APPEAL OF KADLE PROPERTIES REVOCABLE REALTY TRUST New Hampshire Board of Tax and Land Appeals
Submitted: January 17, 2017
of Tax and Land Appeals
Kadle, trustee, by brief, for Kadle Properties Revocable
P. Mullins, city attorney, by memorandum of law, for the City
petitioner, Kadle Properties Revocable Realty Trust (Trust),
challenges the dismissal of the Trust's appeal to the New
Hampshire Board of Tax and Land Appeals (BTLA), filed after
the respondent, the City of Keene (City), denied the
Trust's application for an educational use tax exemption.
See RSA 72:23, IV (2012). We affirm.
BTLA's decision and subsequent order denying the
petitioner's rehearing motion recite the following facts.
The Trust owns property in Keene that includes an office
building. A separate, for-profit corporation, Config Systems,
Incorporated (Config Systems), rents a portion of the
Trust's office building, where it offers computer
classes. The Trust does not own or operate Config Systems,
but Daniel Kadle, in addition to serving as trustee for the
Trust, is a beneficiary of the Trust and the sole shareholder
of Config Systems.
2015, the City denied the Trust's request, pursuant to
RSA 72:23, IV, for an educational use tax exemption. The
Trust sought the exemption based upon Config Systems's
use of part of the property as a school. The Trust appealed
the City's denial of its request to the BTLA. During the
BTLA hearing on the Trust's appeal, the City moved to
dismiss the appeal. The BTLA granted the City's motion,
reasoning that the property owner, the Trust, is not a
school, and that Config Systems-the entity operating the
school which the Trust claims qualifies the property for an
exemption-does not own the property. The BTLA concluded,
therefore, that the property did not qualify for an exemption
under RSA 72:23, IV. The Trust sought reconsideration, which
the BTLA denied. This appeal followed.
chapter 541 governs our review of BTLA decisions.
See RSA 71-B:12 (2012) (providing BTLA decisions may
be appealed in accordance with RSA chapter 541); Appeal
of Johnson, 161 N.H. 419, 422 (2011). Under RSA 541:13
(2007), we will not set aside the BTLA's decision except
for errors of law, unless we are satisfied, by a clear
preponderance of the evidence, that it is unjust or
unreasonable. The BTLA's findings of fact are presumed
prima facie lawful and reasonable. RSA 541:13. In
reviewing the BTLA's decision, "[o]ur task is not to
determine whether we would have found differently than did
the board, or to re-weigh the evidence, but rather to
determine whether the [board's] findings are supported by
competent evidence in the record." Appeal of Taylor
Home, 149 N.H. 96, 98 (2003) (quotation omitted).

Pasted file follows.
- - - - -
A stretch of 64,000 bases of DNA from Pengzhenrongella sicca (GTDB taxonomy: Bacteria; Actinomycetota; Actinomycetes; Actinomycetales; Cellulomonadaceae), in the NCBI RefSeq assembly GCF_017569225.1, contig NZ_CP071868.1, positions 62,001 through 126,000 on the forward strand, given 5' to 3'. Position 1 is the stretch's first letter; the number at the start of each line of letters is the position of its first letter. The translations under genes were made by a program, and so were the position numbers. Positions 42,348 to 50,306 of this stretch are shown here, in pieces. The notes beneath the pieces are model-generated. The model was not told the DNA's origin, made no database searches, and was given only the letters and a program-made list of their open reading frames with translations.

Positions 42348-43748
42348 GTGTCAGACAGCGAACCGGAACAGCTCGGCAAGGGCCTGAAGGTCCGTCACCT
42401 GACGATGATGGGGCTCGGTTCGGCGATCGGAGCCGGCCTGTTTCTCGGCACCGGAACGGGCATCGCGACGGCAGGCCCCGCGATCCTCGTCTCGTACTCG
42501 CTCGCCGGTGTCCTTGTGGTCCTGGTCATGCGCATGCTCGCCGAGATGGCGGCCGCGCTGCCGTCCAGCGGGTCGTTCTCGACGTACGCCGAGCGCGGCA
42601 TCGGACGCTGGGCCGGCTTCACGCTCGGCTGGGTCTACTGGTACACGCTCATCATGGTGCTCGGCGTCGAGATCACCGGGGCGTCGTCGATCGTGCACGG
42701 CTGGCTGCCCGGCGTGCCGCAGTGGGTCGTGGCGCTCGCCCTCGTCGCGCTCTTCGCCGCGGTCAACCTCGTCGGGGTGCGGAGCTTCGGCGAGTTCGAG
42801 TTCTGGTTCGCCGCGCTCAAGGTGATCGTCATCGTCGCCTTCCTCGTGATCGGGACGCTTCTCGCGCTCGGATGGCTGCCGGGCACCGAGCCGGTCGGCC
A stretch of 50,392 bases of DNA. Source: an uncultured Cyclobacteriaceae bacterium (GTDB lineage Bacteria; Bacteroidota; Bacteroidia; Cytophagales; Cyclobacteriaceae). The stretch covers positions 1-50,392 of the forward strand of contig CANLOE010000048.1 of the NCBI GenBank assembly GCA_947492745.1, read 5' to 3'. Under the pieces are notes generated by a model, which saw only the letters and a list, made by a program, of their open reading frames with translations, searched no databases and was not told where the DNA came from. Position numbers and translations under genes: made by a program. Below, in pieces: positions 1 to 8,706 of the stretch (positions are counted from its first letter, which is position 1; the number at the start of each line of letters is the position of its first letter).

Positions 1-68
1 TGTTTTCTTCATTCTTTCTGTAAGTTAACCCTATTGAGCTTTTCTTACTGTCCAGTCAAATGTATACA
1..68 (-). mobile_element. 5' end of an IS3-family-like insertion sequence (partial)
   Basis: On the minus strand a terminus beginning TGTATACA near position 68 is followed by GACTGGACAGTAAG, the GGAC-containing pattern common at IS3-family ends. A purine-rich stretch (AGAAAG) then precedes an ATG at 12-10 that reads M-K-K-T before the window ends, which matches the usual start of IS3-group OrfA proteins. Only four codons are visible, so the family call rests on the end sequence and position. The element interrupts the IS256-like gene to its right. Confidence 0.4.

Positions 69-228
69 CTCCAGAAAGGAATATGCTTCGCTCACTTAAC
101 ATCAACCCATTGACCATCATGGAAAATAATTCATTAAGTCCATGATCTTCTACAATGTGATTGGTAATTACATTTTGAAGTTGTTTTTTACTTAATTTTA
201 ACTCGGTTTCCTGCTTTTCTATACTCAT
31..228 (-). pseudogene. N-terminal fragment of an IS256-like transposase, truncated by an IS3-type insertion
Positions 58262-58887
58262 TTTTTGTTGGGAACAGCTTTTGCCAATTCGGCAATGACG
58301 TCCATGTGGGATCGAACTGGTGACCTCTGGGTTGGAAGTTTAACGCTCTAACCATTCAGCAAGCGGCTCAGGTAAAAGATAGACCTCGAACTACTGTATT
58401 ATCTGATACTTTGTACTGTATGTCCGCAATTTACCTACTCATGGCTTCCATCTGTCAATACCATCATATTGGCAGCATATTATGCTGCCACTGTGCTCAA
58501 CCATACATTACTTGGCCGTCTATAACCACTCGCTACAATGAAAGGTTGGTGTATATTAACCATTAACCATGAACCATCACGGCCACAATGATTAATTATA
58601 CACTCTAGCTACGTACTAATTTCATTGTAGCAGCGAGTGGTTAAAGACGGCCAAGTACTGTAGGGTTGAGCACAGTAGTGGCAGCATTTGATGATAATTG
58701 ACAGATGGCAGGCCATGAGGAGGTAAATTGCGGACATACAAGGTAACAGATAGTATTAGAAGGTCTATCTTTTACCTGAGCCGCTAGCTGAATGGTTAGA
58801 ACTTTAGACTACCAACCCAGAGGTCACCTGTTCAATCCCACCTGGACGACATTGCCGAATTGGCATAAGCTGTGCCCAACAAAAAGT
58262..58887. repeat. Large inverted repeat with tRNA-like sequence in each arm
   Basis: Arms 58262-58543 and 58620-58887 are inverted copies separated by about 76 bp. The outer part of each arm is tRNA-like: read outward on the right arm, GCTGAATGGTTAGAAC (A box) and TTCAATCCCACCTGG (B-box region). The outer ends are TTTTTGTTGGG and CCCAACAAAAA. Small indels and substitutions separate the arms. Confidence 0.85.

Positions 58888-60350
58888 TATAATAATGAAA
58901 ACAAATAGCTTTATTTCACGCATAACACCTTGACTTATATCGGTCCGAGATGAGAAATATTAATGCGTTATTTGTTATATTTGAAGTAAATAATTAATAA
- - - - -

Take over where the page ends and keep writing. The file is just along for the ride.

"Although we review the BTLA's findings of fact
pursuant to this deferential standard, we review its
statutory interpretation de novo." Appeal
of Liberty Assembly of God, 163 N.H. 622, 625 (2012)
(quotation and brackets omitted).
begin by noting that the City disputes whether Config Systems
operates a school for purposes of exemption under RSA 72:23,
IV. However, assuming, without deciding, that Config Systems
operates a school, we agree with the City that the BTLA did
not err in dismissing the Trust's appeal.
conclusion is based upon statutory interpretation. We review
the BTLA's statutory interpretation de novo.
Appeal of Town of Charlestown, 166 N.H. 498, 500
(2014). We are the final arbiters of the intent of the
legislature as expressed in the words of the statute
considered as a whole. Id. We begin by examining the
language of the statute and ascribe the plain and ordinary
meanings to the words used. Id. We interpret
legislative intent from the statute as written and will not
consider what the legislature might have said or add language
the legislature did not see fit to include. Id.
72:23 sets forth exemptions from real estate and personal
property taxation for governmental, religious, educational,
and charitable organizations. RSA 72:23 (2012). "The
burden of demonstrating the applicability of any exemption
shall be upon the claimant." RSA 72:23-m (2012). RSA
72:23, IV exempts from taxation "[t]he buildings and
structures of schools . . . organized, incorporated or
legally doing business in this state and owned, used and
occupied by them directly for the purposes for which
they are established." RSA 72:23, IV (emphasis added).
"It is clear from this language that not only must the
school be the entity which owns the property, but it must
also be the entity which uses and occupies the
property." St. Paul's School v. City of
Concord, 117 N.H 243, 258 (1977).
BTLA found, the Trust owns the property, but the Trust does
not operate the school. Even if we assume that Config Systems
operates a school, it is undisputed that Config Systems does
not own the property, and, therefore, the property does not
qualify for an exemption under RSA 72:23, IV.
Trust suggests that we have interpreted RSA 72:23, IV as not
requiring a school to own the property for which an
educational use property tax exemption is sought. The Trust
relies upon Wolfeboro Camp School, Inc. v. Town of
Wolfeboro, 138 N.H. 496 (1994), and New Canaan
Academy, Inc. v. Town of New Canaan, 122 N.H. 134
(1982). In those cases, we interpreted the meaning of the
word "school" in RSA 72:23, IV. Wolfeboro Camp
School, 138 N.H. at 497-501; New Canaan